Laminate flooring is such a popular home solution because it’s highly durable, replicating real wood while being resistant to moisture. However, like all flooring, laminate can still suffer from some wear and tear throughout its life. From anything such as minor scratches to the bigger problem of peaking, here’s how to restore your laminate flooring to be good as new.
Related: How Do I Care For My Laminate Floor?
Scratches on Laminate Flooring
If your flooring is suffering from minor scratches, the best laminate restorer trick is to fill in the scratches with a wax pencil designed for laminate flooring. Simply rub the wax pencil over a scratch until it has been filled. Then wipe away any excess wax with a soft cloth.
If you have any unfortunately noticeable or deep scratches, the best solution would be to replace the individual laminate board. To access it, start by removing the boards closest to the wall, remembering to replace them afterwards.
If replacing the boards, this might help you: How to Install Laminate Floors
Chipped Corners on Laminate Flooring
For chipped corners in your laminate, a wood filler is the best answer. This consists of a paste that is the same colour as your flooring. Simply spread the filler over the damaged area with a putty knife. Once it’s dry, sand it down so it’s an even surface and then varnish if need be. Again, if the chip is too severe, replace the offending board.
Mould or Mildew on Laminate Flooring
If your flooring is suffering from a mould issue, it’s due to excessive moisture in the room. So, your first priority should be to identify the source and eliminate it to prevent future problems occurring.
To fix any surface damage on your floor, sweep your floor and then mop it. Treat individual stains with a cloth that has been soaked in white vinegar, washing away with water afterwards. For particularly stubborn stains that have penetrated the surface, the best laminate floor restorer is to just replace them.
Related: What is the Best Laminate Flooring?
Peaking in Laminate Flooring
Peaking is when your laminate floor boards push against each other, creating a raised surface at the joints. This is often caused by not having enough of an expansion space between the walls and the flooring. To fix this, follow the boards which are peaking to their nearest wall, remove your skirting or beading and trim the board closest to the wall before reinstalling it. This allows further expansion space so your floor boards can all fit snugly together.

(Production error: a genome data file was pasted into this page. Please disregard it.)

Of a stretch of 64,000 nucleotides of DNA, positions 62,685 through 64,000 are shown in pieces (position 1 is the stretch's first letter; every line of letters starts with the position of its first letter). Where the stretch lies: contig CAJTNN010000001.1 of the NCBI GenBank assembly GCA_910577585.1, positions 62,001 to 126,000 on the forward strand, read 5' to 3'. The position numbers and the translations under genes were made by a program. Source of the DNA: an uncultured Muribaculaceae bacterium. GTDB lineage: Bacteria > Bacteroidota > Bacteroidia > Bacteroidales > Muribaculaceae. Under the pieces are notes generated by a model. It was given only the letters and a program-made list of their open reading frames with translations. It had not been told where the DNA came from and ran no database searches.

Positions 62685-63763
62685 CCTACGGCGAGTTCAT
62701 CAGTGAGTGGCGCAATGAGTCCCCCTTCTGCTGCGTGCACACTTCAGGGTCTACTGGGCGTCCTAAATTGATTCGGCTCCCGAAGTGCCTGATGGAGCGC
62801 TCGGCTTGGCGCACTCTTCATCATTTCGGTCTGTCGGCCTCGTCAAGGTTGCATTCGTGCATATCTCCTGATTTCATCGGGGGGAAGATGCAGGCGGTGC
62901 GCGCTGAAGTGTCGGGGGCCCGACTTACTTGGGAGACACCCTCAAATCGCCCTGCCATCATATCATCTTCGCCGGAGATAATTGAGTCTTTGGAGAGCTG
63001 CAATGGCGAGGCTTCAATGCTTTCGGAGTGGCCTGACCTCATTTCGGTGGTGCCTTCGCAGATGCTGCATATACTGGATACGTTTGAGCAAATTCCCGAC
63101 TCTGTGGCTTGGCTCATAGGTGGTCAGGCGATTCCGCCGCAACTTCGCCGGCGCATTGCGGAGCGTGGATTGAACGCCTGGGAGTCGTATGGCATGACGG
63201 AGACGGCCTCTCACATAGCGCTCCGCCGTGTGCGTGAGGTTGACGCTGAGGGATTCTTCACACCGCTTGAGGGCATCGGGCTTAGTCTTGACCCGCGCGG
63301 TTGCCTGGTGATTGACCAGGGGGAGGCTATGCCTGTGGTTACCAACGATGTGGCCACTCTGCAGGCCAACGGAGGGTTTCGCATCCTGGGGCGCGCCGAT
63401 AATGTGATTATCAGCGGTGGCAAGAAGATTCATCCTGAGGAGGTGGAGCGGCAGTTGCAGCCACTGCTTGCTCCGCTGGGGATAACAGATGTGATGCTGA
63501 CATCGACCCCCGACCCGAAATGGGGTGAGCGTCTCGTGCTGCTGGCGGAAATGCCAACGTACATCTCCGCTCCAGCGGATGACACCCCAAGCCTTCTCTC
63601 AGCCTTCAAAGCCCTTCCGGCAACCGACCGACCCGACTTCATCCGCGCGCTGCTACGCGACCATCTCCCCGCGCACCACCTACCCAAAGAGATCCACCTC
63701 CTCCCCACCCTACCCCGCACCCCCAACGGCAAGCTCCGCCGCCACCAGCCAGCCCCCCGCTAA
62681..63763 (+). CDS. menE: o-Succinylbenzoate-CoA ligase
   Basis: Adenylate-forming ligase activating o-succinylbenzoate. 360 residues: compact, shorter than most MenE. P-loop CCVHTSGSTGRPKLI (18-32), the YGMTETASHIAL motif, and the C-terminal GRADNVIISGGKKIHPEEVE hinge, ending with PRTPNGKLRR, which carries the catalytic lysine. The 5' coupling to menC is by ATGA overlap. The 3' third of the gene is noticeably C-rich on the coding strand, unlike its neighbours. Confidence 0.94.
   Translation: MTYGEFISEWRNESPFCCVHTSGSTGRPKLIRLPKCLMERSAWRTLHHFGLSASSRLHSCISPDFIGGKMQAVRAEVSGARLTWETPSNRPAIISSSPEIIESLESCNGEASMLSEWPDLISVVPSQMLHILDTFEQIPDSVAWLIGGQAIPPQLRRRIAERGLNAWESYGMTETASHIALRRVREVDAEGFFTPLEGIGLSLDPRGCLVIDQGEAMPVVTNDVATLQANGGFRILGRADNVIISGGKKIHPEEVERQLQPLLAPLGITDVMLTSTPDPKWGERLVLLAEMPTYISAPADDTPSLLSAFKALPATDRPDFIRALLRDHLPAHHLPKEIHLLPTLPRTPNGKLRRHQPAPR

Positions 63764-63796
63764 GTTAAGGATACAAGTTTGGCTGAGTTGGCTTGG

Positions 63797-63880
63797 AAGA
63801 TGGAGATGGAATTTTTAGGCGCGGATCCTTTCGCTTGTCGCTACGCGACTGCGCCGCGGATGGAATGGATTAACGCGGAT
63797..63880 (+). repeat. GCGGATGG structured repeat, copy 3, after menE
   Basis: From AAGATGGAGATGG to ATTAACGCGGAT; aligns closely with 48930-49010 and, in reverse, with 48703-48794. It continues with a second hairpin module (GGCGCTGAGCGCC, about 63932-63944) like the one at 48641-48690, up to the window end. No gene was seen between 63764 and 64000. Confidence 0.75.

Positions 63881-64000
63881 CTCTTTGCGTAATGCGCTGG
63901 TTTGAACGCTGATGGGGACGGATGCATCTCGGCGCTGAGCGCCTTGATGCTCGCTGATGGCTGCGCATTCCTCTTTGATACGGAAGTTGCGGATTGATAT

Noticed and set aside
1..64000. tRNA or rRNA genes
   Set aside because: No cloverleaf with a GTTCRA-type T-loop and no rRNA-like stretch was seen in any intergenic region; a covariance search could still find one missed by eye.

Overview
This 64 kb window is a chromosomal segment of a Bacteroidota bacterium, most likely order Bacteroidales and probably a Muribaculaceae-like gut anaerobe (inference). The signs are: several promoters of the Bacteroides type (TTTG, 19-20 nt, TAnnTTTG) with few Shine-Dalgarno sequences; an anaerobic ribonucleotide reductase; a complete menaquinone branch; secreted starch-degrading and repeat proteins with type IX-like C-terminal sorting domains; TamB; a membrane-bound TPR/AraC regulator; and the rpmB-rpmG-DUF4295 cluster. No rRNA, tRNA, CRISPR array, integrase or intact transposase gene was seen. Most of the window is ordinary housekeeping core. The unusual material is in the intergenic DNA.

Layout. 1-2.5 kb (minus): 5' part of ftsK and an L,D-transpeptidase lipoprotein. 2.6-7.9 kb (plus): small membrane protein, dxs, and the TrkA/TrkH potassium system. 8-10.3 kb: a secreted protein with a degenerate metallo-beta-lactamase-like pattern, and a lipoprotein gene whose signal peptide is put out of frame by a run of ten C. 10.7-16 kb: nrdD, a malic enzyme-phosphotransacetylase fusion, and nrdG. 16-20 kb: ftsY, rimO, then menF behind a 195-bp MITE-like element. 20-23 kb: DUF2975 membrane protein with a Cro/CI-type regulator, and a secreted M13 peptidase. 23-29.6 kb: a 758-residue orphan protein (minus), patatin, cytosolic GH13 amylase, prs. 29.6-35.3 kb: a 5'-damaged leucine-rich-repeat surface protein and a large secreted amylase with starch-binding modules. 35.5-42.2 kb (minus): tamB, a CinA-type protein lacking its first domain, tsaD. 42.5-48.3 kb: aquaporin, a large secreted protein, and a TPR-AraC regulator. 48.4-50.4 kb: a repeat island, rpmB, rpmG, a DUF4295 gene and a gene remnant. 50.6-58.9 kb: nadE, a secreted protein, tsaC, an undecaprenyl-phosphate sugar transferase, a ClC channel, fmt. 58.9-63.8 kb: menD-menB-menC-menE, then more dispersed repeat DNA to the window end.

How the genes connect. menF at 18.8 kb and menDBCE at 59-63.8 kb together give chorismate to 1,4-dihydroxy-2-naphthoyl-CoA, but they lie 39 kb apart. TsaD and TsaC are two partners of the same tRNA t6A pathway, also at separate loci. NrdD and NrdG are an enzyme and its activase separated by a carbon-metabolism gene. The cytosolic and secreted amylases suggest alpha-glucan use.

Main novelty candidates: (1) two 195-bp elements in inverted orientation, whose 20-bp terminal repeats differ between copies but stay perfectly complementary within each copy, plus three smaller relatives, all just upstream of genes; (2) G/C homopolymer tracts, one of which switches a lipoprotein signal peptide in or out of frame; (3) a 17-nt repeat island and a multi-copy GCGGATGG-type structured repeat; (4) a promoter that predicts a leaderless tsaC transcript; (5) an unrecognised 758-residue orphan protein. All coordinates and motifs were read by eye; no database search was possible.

Gapping in Laminate Flooring
As an opposite problem to peaking, gapping is when your boards are too far apart, leaving a slight gap at the joints. This is because they tend to pull away from each other when the temperature drops significantly. For this reason, it’s recommended to acclimatise your new flooring to the room’s temperatures before installation.
To fix any gaps, a simple solution is to use a coloured sealant. This is available in most colours to match your laminate. Simply use the nozzle to fill any gaps and allow it to dry for the recommended time on the product.
Return Shine to Laminate Flooring
If your flooring’s problem is simply a lack of lustre, this can be easily rectified. Again, white vinegar is the go to solution for shine. Simply mop the entire floor with 1 cup of white vinegar, mixed with 1 gallon of warm water, and a teaspoon of washing up liquid. Open the windows and doors for extra ventilation to speed up the drying process.
Prevent Future Damage
Last but not least, an additional tip to help you restore your laminate flooring is to prevent any further damage occurring later on. For example, a door mat will work wonders to avoid any unnecessary dirt coming in. Also, to avoid any scratches, it helps to place furniture protectors underneath your chairs and tables, which will create a soft padding and leave your floors unmarked.
We hope this helps make your flooring good as new!